Thursday June 5, 2003 Homily by Fr. Robert Altier   Seventh Week of Easter

 

Reading (Acts 22:30; 23:6-11)  Gospel (St. John 17:20-26)

 

As we hear the continuation of the high priestly prayer of Our Lord from John 17 in today’s Gospel, there are a couple of lines which are of critical importance to us. The Lord prays for each one of us, and He says, “I pray not only for these but also for those who will believe in Me through their word.” That is you and me, and everybody else throughout history who has believed in the word that Jesus Christ preached through His apostles. Then He prays that because of this we would be one and that He has given us His glory. More than that – and this is what is really astounding – He says, “Father, they are Your gift to Me.” Imagine that! You are the gift of our heavenly Father to His Son, Jesus Christ. That is something which is beyond our wildest imagination to even try to conceive. But the fact is that it is a reality.

 

Now the question is: What kind of a gift have we been? If you were to stand before God, our Father, right now and He were to look at you and say, “Because I love you so much, I want to give you as a gift to My Son,” what kind of gift do you want to be to the Son? Do you want to be the most perfect gift you can be, to love Him as perfectly as you can, to grow in holiness as perfectly as you can, to serve Him as perfectly as you can, recognizing, of course, Who it is that has given you as a gift, and recognizing Who it is that has received you as a gift? Or do you just want to shrug it off and say, “Oh, who cares? It doesn’t matter to me if I’m a gift to the Son of God. Mediocrity is good enough for me. It’s nice of God the Father to give me as a gift, but that wasn’t my choice so why should I care? What difference does it make to me that I’m a gift to God?” Tragically, that is the way most of us tend to live.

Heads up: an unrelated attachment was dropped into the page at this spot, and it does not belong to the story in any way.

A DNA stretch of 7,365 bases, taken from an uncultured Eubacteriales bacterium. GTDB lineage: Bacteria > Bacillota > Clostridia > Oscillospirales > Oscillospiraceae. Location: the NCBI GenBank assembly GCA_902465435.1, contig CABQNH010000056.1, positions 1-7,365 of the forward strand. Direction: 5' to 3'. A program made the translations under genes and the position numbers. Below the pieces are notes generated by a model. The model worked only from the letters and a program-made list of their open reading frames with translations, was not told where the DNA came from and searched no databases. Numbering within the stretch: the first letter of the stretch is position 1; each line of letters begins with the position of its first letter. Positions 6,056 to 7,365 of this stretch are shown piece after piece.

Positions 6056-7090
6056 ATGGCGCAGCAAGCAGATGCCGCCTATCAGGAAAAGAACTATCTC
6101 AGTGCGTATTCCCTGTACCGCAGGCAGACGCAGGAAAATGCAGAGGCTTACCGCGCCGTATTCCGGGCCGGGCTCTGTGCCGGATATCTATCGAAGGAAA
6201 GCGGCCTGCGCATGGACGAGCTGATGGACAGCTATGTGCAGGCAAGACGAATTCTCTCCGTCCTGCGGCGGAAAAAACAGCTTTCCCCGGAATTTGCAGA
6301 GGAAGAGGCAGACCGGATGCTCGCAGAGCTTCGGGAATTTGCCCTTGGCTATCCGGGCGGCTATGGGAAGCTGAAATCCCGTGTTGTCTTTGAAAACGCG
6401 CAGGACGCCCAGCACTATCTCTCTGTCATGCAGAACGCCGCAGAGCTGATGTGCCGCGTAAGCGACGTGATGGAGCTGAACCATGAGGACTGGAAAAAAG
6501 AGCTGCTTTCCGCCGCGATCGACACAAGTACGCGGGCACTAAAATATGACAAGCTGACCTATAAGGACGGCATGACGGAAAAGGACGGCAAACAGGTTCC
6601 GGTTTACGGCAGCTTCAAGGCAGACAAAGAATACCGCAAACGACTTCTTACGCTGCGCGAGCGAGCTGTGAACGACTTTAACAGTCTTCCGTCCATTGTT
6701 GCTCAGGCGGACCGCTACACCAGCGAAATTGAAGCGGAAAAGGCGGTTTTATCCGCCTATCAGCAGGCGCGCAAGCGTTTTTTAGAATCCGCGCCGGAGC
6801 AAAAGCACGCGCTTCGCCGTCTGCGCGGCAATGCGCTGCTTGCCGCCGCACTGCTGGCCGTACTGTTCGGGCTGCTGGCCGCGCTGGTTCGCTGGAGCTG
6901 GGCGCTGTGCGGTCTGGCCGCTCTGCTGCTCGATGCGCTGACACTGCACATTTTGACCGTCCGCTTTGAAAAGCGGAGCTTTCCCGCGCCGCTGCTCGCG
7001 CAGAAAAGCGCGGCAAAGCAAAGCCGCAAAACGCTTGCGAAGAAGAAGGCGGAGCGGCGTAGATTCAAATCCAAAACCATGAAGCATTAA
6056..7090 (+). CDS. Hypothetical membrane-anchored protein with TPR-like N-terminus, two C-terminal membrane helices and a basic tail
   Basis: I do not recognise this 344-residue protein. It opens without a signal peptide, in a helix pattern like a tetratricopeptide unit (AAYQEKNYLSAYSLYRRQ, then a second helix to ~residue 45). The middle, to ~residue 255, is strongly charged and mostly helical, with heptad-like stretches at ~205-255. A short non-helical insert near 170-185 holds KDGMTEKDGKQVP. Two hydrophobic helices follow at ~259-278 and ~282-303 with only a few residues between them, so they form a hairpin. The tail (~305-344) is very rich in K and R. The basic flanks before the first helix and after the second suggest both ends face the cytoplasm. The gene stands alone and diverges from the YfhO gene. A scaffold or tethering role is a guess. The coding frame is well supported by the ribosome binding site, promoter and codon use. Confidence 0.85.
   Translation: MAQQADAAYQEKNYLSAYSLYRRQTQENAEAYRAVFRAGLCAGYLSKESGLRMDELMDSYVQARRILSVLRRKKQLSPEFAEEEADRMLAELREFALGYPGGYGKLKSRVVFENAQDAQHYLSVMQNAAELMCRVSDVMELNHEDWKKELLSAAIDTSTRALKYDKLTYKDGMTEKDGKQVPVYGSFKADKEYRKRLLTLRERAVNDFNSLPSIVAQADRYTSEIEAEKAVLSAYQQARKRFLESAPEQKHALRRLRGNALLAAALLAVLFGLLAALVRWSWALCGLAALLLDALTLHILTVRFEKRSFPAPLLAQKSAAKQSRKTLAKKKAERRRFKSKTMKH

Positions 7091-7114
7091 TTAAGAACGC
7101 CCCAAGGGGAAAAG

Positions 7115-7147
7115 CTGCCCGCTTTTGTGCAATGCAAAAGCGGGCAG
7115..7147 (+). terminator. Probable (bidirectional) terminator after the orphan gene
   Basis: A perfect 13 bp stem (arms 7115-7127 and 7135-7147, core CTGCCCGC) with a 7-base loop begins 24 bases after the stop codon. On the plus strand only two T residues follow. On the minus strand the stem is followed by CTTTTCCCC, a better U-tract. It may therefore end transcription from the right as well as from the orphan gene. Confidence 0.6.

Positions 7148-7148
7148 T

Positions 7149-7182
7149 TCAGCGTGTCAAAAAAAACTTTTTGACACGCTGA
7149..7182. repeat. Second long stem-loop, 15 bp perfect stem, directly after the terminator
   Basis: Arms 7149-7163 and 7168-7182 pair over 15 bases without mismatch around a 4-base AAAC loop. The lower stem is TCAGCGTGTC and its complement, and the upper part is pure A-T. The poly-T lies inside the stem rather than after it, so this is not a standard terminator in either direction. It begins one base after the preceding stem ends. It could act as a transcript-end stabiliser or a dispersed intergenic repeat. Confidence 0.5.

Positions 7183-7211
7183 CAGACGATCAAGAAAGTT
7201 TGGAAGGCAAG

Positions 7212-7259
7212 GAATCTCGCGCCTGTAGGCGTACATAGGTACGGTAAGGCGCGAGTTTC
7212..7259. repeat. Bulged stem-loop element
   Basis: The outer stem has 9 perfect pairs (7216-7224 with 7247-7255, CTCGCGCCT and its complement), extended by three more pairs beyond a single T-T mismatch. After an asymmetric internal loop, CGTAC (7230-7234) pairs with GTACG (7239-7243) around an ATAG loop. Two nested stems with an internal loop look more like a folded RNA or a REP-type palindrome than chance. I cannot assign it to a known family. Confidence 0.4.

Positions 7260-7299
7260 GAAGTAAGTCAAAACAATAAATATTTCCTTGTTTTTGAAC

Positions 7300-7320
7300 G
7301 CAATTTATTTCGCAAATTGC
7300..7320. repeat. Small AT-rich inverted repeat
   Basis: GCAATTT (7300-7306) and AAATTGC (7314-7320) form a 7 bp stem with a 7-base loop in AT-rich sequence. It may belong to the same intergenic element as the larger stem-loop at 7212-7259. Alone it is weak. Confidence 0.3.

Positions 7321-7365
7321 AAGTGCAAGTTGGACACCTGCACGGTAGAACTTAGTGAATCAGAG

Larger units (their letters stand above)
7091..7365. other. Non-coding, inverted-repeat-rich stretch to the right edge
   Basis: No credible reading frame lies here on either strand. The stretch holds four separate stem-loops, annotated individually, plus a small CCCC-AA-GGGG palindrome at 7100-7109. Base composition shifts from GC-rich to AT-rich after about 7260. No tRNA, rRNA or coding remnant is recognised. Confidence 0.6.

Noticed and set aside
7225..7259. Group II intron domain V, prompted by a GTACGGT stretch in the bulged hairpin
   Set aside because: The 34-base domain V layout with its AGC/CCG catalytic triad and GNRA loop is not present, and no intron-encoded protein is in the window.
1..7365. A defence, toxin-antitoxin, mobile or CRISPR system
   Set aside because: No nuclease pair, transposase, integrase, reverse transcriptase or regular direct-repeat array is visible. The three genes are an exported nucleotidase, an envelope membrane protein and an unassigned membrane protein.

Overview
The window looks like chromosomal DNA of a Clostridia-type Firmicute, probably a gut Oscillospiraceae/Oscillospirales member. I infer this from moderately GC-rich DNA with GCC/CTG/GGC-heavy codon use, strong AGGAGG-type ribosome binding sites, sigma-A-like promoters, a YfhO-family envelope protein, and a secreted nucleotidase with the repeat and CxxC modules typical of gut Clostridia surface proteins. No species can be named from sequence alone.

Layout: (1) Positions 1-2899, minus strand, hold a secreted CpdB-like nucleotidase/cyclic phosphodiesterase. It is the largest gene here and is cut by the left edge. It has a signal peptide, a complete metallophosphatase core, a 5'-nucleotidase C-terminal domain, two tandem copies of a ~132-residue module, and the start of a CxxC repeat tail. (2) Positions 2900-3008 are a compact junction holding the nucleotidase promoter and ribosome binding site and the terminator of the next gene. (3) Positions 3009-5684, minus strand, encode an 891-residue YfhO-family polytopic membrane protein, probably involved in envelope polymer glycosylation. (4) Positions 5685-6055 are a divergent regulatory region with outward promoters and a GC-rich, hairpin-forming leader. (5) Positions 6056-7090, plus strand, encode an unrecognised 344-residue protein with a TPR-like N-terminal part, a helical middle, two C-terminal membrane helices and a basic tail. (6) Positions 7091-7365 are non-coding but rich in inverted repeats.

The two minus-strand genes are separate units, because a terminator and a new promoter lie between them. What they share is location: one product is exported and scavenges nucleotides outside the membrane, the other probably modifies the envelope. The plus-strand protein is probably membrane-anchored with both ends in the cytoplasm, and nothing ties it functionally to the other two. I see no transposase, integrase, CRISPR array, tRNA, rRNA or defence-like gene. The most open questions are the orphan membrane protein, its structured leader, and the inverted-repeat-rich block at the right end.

When we think about the gift we would want to give to the person that we love the most in this world, usually what we want to give them is the most special gift that we can, the most precious gift that we are able to give, something that we know is going to be very special to them, that is going to make their day if not their life. That is precisely what God the Father has done for His Son. And the gift that He chose as the most precious gift that He could possibly find is you – it is your soul. It is to unite you to Jesus Christ and to come to dwell within you as you dwell within Him. Because He loves you so much, He has given you the Holy Spirit to accomplish this task so that the Holy Trinity literally dwells within you. He takes you up into the intimate life of the Trinity so that you can dwell in God. He makes us one in truth and in love just as the Father, the Son, and the Holy Spirit are one in truth and in love.

 

So we each need to look within our own hearts and we need to really ask ourselves, “What kind of a gift have I been? If God the Father has given me as a gift to Our Lord because He wanted to give the most precious gift, the most wonderful thing that He possibly could, how have I responded? Have I been a precious gift? Or have I been more like a rebellious teenager?” These are important things when we see that Our Lord Himself recognizes that we are His gift and that Our Lord Himself prayed for us. If this is Our Lord’s reaction to us, what is ours to Him, considering that He is God the Father’s gift to us? He loved His own and He loved them to the end. He has given us the example of the way that we are to love Him.

 

And so when He took the gift that God has given (that is, Himself) and He looked at what that meant and what it would require of Him if He is God’s gift to us, now we can ask the question in reverse. If God has now given us to Him as a gift, what will that require of us? What should our response be? When we see such generosity in God the Father and such love in God the Son that we are a gift from the Father to the Son, we are to love Him to the end.

 

*  This text was transcribed from the audio recording of a homily by Father Robert Altier with minimal editing.